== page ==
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Can We Use The Diminishing Edge In Betfair's Prices In Our Favour

When the betting exchanges burst into our lives a few years ago, the art of backing horses suddenly became profitable for many punters who had previously struggled to make long term gains at the sport. However, the glory days for backers are fewer and farther between these days – it is still possible but it requires much more hard work and patience! As one opportunity begins to diminish though, another appears……. because if the value for punters is diminishing, then the value for layers must be increasing.
From this seed, I began to investigate a laying idea based on horses around the 10-1 mark. A few years ago, laying horses at medium to long prices was almost certainly a road to disaster, due to the fact that the prices were much bigger on Betfair than the equivalent starting price. However, more recently the gap between these prices has been closing and hence laying these horses start to become a serious option.
I needed a laying system that stayed consistent year in year out, that also had a safety net in terms of still being able to make a profit even if I had to lay the horses at prices that were going to be slightly higher than their eventual SP. The basic system I worked from was as follows:
1.       Flat Handicap races only
2.       SP 8-1 to 14-1 inclusive
3.       Last run was not in a handicap or a conditions race.
I backed checked the system over a period of 19 seasons giving me the following stats:
Lay success rate                                   94.5%
Profit (at SP)                                        + 36%
Average number of bets per season         1200
This looked a good starting point. From here I needed to decide how the “system” could be best implemented as I could never be exactly sure of the SP before the race had been run. I decided on the following rules :
1.       Check race for horses whose last run was not in a handicap or a conditions race. If any qualifiers go to “rule” 2.
2.       Wait until 3 minutes before the race is due off before checking current bookmaker prices.
3.       Note all qualifying horses priced between 8-1 and 14-1 and compare their prices on Betfair.
4.       Also spend next minute noting price volatility on Betfair. If their price is fairly stable on Betfair then consider lay. If the price is not stable then ignore.
5.       Of the remaining horses that are possible lays recheck price comparison with bookmakers and Betfair. If Betfair price is no more than 20% bigger on Betfair then lay as soon to the off as is possible.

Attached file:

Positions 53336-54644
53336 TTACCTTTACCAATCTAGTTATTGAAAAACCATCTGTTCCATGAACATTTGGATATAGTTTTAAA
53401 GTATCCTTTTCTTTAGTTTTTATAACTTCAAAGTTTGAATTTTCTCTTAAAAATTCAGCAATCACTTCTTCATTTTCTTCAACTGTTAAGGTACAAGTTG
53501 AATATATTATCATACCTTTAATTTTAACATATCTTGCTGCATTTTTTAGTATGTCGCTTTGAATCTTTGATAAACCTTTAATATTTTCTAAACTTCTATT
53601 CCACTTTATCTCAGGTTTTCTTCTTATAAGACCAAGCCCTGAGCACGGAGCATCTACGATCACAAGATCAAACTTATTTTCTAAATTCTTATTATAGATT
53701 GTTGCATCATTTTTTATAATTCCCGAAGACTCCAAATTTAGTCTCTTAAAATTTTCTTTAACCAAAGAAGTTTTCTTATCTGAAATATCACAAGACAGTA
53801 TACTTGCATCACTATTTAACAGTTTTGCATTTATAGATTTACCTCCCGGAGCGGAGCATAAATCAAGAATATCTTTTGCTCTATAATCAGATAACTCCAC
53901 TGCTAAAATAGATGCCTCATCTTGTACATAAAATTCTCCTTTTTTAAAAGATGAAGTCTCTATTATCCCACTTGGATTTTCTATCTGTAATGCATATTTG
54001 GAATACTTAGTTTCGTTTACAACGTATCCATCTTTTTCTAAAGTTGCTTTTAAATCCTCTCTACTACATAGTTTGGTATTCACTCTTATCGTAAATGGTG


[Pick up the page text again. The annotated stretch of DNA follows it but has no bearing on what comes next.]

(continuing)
This may seem quite complicated, but a combination of satellite TV and the internet, should mean it is a fairly straight-forward process. By keeping an eye on the race preliminaries on the TV, you will have an excellent idea of when the race is actually going to be due off, which will help you decide when (or indeed if) to place your lays. The other point in your favour is that potentially there is on average only 3 to 4 qualifying horses a day. It is likely therefore, that most races will have only one or two potential qualifiers which makes the process much easier (not too many horses to concentrate on).
For the record, the following table is useful to memorize when working with the SP +20% scenario:
Price +20%
8 – 1
9.6 – 1
9 – 1
10.8 – 1
10 – 1
12 – 1
11 – 1
13.2 – 1
12 – 1
14.4 – 1
13 – 1
15.6 – 1
14 – 1
16.8 – 1
15 – 1
18 – 1
It should be noted that on Betfair 8-1 actually reads 9.0 so that needs to be taken into account too!
Having gone through the research phase I decided to see if my idea was profitable in real terms. Not being a “seasoned layer”, my plan was to use very small stakes for the first season. I also decided to stick to turf racing only and not the all weather starting in April and finishing at the end of October. Here are my results using £1 per lay (and taking my commission into account):
No. of lays
Successful Lays
Win %
+ £2.43
+ £21.57
Final Totals
£20.52 profit from a massive 649 lays. Indeed with 602 winning lays that is in truth a disappointing result. A return of just over 3% on your money. Having said that, many layers I have spoken to, rarely achieve better than 5% so maybe 3.16% for a first attempt is not that bad.
So where does it leave this idea? AND is it worth pursuing? Well having back tracked the system properly using SP for 2005 we get some interesting stats:
Lay success rate                         92.3%
Profit (at SP)                              + 11%
Number of qualifying bets in 2005  1268
As it turned out 2005, was the worst ever year for that system, so perhaps my performance was not as disappointing as first thought. However, to make real money from this type of system you would have to be looking at laying at £100 per bet and I’m not sure whether a month like July 2005 (where it would have incurred a loss of over £2700 at £100 per lay) would do my heart any good!!

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